A nonpartisan, grassroots group called No Labels wants to bust congressional gridlock. No Labels has gained prominence and thousands of supporters by calling for "No Budget, No Pay" legislation.
Ron Shaich, founder and CEO of Panera Bread, touted No Labels in a speech to the Oregon Business Association Statesman Dinner last week. He said if Congress can't approve a federal budget before a new fiscal year starts, then congressmen shouldn't get a paycheck. Shaich called No Budget, No Pay legislation a positive incentive to end gridlock.
While Congress generally is held in low public esteem, polls also indicate not everyone is eager to end gridlock. A nationwide Reason-Rupe poll this fall indicated 50 percent of its 1,006 respondents wanted Congress to pass fewer laws.
The same Reason-Rupe poll showed 72 percent of GOP presidential challenger Mitt Romney's supporters wanted fewer laws passed by Congress, contrasted to only 22 percent of President Obama supporters. A separate ABC poll produced similar findings, suggesting frustration with gridlock may itself be a partisan issue.
Under the banner of "Stop Fighting, Start Fixing," No Labels offers 12 ways to reduce gridlock. All but No Budget, No Pay legislation could be implemented by Congress itself. The suggestions include:
• Confirming presidential appointees on an up-or-down vote within 90 days;
• Make senators actually speak when they filibuster;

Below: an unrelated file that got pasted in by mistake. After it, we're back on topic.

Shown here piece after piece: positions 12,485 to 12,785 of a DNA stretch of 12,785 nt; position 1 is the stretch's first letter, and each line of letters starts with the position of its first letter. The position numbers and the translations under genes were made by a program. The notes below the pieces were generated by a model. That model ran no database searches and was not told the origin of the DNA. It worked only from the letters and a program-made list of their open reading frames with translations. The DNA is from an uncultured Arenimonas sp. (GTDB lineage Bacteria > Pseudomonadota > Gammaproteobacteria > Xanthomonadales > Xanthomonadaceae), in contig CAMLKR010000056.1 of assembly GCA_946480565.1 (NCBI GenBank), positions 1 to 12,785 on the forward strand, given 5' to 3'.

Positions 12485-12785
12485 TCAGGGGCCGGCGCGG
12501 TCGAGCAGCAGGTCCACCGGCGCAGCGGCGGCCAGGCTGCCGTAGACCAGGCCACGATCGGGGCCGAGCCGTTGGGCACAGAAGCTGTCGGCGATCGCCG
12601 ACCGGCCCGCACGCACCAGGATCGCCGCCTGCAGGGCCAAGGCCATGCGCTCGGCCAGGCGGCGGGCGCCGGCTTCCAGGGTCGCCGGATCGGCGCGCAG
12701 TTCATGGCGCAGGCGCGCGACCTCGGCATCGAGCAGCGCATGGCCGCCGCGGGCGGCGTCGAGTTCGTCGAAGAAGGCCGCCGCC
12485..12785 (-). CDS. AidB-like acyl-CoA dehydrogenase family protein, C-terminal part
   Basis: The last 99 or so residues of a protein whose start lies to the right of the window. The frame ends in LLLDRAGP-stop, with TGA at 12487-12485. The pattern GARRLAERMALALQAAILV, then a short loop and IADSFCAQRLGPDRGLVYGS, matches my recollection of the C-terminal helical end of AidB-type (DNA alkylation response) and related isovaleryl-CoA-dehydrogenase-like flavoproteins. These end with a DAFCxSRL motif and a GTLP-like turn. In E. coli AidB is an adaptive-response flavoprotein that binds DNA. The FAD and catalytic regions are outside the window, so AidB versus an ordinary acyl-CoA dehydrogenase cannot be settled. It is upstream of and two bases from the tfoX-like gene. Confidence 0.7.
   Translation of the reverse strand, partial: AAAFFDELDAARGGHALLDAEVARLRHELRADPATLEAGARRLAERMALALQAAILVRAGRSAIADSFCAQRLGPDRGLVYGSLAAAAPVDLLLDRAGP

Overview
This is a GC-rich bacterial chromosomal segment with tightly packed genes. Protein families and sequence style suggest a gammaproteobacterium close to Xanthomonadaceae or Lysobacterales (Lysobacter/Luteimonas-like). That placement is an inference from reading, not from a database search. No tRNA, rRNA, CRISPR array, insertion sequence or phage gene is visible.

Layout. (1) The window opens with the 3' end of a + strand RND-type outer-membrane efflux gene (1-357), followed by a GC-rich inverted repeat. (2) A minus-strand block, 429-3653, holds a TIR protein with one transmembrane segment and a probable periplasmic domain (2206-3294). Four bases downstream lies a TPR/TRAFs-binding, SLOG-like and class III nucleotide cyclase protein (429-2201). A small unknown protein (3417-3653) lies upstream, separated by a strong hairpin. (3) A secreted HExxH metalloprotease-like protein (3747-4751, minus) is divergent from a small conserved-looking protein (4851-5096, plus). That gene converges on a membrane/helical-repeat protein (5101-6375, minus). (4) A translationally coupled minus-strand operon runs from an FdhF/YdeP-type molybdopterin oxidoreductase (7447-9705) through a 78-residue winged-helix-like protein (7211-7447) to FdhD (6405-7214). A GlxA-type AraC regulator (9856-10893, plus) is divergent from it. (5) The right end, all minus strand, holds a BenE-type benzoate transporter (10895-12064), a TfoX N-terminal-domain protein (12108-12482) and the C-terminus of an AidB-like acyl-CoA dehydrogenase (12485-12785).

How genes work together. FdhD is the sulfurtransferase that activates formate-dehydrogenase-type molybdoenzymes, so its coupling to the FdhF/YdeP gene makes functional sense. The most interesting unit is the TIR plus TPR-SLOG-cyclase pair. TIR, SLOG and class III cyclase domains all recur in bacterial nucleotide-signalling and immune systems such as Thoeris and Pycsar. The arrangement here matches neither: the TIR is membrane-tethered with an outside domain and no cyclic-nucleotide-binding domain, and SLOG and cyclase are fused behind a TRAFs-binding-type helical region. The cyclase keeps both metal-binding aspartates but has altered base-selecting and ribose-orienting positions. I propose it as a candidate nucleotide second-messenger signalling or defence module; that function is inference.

• Allow a majority of members in either the House or Senate to override a leader or committee chair decision to bottle up a bill;
• Require an annual fiscal report delivered live to Congress, so everyone operates on the same facts; and
• Implement schedules so Members of Congress can work at home and vote in DC.
In his OBA speech, Shaich praised Oregon political leaders for their collaborative spirit, which included a historic power-sharing agreement in 2011 and 2012 when the Oregon House was evenly divided between Republicans and Democrats.
The OBA Statesman Dinner punctuated the point by honoring 11 Oregonians who played a key role in passage and early implementation of health transformation policies. Unlike the bitter national debate over the Affordable Care Act, Oregon lawmakers approved legislation to created coordinated care organizations, viewed as a critical step for improving the quality of care and avoiding wasteful spending.
Congressional legislative activism follows a predicable partisan pattern, according to the Reason-Rupe poll. "This probably explains why 77 percent of those who want fewer laws believe income inequality is an acceptable part of the economic system," says Emily Ekins, director of polling for the Reason Foundation, "compared to 56 percent of those who want more laws and believe government needs to fix income inequality."
"In sum," Ekins adds, "congressional discontent is not a license to plow through gridlock to pass more legislation. Compromise means different things to different people."